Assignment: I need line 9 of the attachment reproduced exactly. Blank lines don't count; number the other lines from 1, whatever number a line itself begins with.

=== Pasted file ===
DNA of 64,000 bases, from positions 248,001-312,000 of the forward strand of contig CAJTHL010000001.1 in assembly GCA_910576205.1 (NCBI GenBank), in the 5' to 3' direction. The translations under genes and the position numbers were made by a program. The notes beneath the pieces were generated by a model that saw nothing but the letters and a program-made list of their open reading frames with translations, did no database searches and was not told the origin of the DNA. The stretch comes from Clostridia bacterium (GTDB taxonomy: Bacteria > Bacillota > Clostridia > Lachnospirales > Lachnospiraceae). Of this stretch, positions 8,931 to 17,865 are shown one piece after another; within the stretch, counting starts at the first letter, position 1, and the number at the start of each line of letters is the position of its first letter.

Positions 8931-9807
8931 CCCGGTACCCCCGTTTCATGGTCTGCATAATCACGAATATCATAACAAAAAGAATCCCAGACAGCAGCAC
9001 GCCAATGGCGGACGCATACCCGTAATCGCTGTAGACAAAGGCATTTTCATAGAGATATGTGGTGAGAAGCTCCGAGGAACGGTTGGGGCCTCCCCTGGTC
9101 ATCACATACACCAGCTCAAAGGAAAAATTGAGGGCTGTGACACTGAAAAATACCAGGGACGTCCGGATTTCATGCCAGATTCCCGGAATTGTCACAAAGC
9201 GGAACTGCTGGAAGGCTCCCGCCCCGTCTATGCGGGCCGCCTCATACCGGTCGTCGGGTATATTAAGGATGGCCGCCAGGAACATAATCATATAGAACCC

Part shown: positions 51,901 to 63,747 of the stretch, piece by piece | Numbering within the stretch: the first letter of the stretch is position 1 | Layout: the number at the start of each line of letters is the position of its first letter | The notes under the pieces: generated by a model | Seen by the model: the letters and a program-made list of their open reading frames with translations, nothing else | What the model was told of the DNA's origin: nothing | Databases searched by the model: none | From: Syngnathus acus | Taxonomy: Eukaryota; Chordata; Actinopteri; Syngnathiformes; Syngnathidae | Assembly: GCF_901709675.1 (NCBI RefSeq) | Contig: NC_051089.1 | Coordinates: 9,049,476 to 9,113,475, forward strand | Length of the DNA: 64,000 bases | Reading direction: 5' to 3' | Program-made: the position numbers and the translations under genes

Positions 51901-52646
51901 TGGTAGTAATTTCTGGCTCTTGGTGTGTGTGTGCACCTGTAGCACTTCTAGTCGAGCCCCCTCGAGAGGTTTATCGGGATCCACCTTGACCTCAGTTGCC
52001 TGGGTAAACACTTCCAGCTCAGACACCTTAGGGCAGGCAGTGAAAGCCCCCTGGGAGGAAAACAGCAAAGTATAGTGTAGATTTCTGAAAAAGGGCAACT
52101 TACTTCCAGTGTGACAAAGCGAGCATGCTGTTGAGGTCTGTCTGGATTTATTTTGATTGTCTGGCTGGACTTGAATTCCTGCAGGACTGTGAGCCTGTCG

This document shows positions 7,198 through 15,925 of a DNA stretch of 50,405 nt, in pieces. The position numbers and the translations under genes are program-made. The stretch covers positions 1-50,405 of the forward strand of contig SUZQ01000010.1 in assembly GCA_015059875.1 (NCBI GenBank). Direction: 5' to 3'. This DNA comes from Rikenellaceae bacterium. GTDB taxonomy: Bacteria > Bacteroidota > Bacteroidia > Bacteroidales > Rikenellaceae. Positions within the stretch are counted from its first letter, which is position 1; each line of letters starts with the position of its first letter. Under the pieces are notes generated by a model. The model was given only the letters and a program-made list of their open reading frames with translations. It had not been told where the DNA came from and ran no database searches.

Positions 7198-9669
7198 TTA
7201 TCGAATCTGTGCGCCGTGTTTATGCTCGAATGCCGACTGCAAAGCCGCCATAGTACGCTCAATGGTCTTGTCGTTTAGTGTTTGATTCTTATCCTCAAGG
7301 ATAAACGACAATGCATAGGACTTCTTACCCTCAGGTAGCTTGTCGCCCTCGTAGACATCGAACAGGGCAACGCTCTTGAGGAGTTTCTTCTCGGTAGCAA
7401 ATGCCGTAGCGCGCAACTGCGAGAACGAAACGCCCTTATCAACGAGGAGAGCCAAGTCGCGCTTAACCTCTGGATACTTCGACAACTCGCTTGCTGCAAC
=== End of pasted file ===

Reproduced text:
51901 TGGTAGTAATTTCTGGCTCTTGGTGTGTGTGTGCACCTGTAGCACTTCTAGTCGAGCCCCCTCGAGAGGTTTATCGGGATCCACCTTGACCTCAGTTGCC